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May 06, 2020

The Future Of Work: Rahul Akerkar On The Survival Of Restaurants

“The cooks and servers will possibly be required to wear full hazmat suits, all furniture will require regular and frequent sanitisation, customers will be screened upon entering… It’ll be like going out to eat in a hospital operating room.”

#WorkFromHome may be standard protocol now, but what happens once we resume our routines? In our new series #TheFutureOfWork, we ask professionals what their days look like during the lockdown and how they envision their jobs and industries changing in the time to come. Here, we chat with Rahul Akerkar, chef and restaurateur at Qualia.

How has your day-to-day work been impacted?
We are in the business of preparing and serving food to our patrons who dine with us in the restaurant. Clearly we’re not a business that can work from home on a laptop like so many others. So while the restaurant’s been shuttered since March 15th, I’ve been thinking about the business and what we’ll need to do to survive, by running “what-if” simulations. Unlike many others, we haven’t started home deliveries yet, but are now toying with the idea. Our food is not conducive to parceling and home delivery per se, so we’re creating an entirely new, easier menu for this. The other issue is to figure out how even some of our staff, who stayed back in Mumbai, can get to work if we do decide to start deliveries. We’ve also been having regular virtual meetings with our team to maintain human contact as best we can to keep spirits up. The rest of the time is spent figuring out how to change our operating model once this gets over and we find ourselves in a very different “post-Corona” world.

What are some of the ways that you are keeping yourself occupied? Where do you find comfort?
I’m catching up on a ton of reading, doing spring cleaning, getting personal affairs in order, hanging with the family, cooking, making videos for Instagram, learning to operate photo editing software, yoga, continuing to write my book, and above all, reflecting.

How do you truly feel about having to bring your work into your home environment, if at all? Are there any ideas you find yourself contemplating?
If we didn’t bring work home during this lockdown period, I think we’d all go bananas! During the day, all four of us do our own thing for the most part so we’re all occupied with something, hopefully constructive. We hang out in the evenings. We’re trying to maintain some sense of normalcy in how we manage the hours in the day.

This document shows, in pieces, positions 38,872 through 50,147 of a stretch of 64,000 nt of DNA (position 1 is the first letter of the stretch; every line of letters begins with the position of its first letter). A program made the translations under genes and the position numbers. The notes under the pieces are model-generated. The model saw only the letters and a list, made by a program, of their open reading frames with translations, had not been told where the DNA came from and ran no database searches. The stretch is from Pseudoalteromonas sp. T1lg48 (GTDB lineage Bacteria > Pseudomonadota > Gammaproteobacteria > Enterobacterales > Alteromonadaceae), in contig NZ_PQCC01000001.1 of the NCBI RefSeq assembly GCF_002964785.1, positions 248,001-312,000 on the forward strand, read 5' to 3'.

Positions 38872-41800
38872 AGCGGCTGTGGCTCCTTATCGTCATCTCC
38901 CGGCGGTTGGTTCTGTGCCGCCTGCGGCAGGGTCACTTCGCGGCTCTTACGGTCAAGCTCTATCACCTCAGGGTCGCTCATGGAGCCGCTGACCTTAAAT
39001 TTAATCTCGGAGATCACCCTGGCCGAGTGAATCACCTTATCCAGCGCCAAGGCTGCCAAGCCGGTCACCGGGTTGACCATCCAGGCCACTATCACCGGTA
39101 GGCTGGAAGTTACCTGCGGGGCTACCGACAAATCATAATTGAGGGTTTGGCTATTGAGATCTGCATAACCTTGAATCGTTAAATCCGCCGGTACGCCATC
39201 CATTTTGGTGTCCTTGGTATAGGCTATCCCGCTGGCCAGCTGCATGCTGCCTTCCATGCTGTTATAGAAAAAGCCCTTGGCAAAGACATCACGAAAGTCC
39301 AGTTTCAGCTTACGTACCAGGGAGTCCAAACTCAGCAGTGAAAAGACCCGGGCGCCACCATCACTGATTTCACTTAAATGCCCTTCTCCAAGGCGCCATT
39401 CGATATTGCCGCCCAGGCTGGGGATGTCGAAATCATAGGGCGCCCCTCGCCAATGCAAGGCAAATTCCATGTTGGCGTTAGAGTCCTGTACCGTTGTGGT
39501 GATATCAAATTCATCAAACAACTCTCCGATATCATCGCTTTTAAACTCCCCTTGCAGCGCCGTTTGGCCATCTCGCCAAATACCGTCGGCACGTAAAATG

What do you think the future of your industry/profession/business will look like? How will you have to rethink what you do if social distancing is still in effect?
This is a tough one. Generally speaking, we’re fucked. Firstly, it’ll take many, many months once the lockdown is lifted for people to garner enough courage to come out in sufficient numbers that make sense for a restaurant or bar to operate profitably. The fear psychosis will continue for some time to come, even though the authorities may deem it safe to go out. No one will want to take that chance on a personal level, and rightly so. Social distancing norms will force restaurants and bars to operate at around 50 per cent or less, even when full, with alternate table occupancy possibly being the norm.

The cooks and servers will be required to wear masks and gloves at the minimum and possibly full hazmat suits at the other extreme depending on the type of operation. All furniture, and the restaurant as a whole, will require regular and frequent sanitisation. Customers will be screened upon entering. It’ll be like going out to eat in a hospital operating room. Not really what someone wants to do when they go out to enjoy dinner, drinks and a night out on the town.

Restaurants are a discretionary spending business — we’re the first to get hit and the last to recover whenever public entertainment or dining sentiment gets shaken up for any reason. We survive on very slim profit margins under normal market circumstances, so you don’t need to be a genius to imagine what our business will be like in a post-Covid world where you’re required to reduce your business on all fronts because of health requirements and mandates.

As far as pivoting goes, Qualia was built as an elevated dining experience, with an open kitchen restaurant and bar. Our overheads are high, and based on people coming in to eat and drink in the restaurant and bar. Our numbers and operations work for a dine-in style of business. Yes, we’ll have to do an entirely novel delivery-friendly menu, which will generate some cash flow, but how does that help us in the larger picture? We’re just a year old, with no reserves, how do we switch to a delivery-heavy model of operation? There’s a limit to the pivoting that can happen. In the end, it’ll be public perceptions on the safety of going out to eat and drink that will determine our survival. Only once people feel that it’s safe to go back out and resume their lives like before, will we survive. Otherwise, possibly not.

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